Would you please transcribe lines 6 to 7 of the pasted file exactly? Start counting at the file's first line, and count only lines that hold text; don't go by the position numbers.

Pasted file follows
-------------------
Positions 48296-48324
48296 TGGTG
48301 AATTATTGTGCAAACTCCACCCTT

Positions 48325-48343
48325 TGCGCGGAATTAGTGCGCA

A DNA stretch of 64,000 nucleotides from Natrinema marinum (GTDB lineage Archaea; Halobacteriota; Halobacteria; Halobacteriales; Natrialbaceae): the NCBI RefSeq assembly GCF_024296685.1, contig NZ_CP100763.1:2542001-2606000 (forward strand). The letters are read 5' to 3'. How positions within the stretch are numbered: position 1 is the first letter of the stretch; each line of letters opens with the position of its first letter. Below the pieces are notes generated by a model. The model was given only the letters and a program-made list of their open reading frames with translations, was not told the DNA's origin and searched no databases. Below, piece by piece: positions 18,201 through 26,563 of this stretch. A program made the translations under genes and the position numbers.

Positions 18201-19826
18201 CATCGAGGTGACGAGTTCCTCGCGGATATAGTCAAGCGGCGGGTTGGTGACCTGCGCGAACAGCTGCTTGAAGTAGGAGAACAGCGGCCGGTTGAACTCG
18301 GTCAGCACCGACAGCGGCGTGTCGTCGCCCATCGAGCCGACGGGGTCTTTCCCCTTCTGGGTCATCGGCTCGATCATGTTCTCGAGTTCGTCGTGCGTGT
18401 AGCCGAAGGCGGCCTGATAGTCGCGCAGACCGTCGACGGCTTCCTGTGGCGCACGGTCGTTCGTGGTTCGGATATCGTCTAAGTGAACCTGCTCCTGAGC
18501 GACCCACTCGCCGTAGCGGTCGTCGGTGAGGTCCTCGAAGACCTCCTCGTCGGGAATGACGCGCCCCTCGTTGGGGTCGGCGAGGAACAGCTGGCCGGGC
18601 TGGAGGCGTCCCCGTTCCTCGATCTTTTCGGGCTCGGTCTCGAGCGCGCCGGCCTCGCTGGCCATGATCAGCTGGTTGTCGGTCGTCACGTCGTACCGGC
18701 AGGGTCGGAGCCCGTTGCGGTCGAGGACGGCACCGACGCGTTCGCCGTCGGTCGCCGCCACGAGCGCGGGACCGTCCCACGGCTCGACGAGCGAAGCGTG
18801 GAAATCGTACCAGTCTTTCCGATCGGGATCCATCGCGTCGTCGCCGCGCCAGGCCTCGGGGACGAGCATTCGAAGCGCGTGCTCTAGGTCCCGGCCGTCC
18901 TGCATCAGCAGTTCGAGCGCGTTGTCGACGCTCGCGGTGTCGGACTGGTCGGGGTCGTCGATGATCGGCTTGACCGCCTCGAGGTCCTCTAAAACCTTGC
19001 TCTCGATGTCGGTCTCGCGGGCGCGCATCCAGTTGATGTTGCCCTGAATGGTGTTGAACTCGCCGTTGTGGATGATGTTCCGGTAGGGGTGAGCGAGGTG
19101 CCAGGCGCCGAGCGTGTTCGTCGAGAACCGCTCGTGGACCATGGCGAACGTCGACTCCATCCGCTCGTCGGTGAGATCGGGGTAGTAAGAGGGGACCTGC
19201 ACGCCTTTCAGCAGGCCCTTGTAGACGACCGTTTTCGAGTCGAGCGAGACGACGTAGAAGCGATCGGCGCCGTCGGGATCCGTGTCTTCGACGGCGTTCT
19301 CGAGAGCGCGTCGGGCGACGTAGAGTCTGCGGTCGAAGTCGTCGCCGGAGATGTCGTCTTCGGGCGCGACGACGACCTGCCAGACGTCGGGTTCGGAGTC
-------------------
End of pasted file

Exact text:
A DNA stretch of 64,000 nucleotides from Natrinema marinum (GTDB lineage Archaea; Halobacteriota; Halobacteria; Halobacteriales; Natrialbaceae): the NCBI RefSeq assembly GCF_024296685.1, contig NZ_CP100763.1:2542001-2606000 (forward strand). The letters are read 5' to 3'. How positions within the stretch are numbered: position 1 is the first letter of the stretch; each line of letters opens with the position of its first letter. Below the pieces are notes generated by a model. The model was given only the letters and a program-made list of their open reading frames with translations, was not told the DNA's origin and searched no databases. Below, piece by piece: positions 18,201 through 26,563 of this stretch. A program made the translations under genes and the position numbers.

Positions 18201-19826